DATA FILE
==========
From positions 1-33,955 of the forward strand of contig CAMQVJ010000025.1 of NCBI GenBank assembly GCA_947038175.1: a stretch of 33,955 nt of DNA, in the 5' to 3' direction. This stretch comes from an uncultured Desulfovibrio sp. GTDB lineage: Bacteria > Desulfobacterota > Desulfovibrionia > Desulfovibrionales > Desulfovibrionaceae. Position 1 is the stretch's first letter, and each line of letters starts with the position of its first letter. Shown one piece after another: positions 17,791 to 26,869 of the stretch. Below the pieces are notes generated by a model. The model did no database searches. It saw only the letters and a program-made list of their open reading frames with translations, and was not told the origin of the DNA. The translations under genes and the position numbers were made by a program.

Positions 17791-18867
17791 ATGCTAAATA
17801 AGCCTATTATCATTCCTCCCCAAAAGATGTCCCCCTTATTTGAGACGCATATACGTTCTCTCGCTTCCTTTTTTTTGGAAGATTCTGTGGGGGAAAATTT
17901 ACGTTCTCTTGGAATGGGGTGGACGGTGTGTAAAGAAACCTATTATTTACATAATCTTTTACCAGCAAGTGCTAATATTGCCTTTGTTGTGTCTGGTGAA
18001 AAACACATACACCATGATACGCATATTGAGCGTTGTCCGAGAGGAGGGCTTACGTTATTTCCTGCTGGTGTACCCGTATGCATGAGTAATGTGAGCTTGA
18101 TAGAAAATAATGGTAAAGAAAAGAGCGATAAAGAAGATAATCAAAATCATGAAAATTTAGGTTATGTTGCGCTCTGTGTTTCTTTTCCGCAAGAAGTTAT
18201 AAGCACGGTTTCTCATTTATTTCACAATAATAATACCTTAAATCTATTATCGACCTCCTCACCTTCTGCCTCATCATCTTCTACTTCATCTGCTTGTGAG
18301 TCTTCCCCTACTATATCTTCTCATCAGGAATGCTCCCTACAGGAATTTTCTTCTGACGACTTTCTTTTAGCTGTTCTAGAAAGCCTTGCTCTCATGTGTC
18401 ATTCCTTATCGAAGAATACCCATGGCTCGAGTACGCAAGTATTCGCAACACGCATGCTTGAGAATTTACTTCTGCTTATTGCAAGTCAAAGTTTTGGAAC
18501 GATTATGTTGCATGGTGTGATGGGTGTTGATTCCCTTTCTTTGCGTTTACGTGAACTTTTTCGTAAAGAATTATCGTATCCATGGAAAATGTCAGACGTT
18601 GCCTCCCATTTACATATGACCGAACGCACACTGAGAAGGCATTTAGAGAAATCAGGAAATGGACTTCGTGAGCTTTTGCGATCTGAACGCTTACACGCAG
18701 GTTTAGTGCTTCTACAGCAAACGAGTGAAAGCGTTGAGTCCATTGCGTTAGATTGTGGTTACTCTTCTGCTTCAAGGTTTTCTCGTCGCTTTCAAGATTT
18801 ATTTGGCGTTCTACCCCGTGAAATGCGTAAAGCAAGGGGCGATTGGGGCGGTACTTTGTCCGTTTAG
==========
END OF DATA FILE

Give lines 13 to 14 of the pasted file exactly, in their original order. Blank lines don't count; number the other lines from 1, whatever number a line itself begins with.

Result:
18701 GTTTAGTGCTTCTACAGCAAACGAGTGAAAGCGTTGAGTCCATTGCGTTAGATTGTGGTTACTCTTCTGCTTCAAGGTTTTCTCGTCGCTTTCAAGATTT
18801 ATTTGGCGTTCTACCCCGTGAAATGCGTAAAGCAAGGGGCGATTGGGGCGGTACTTTGTCCGTTTAG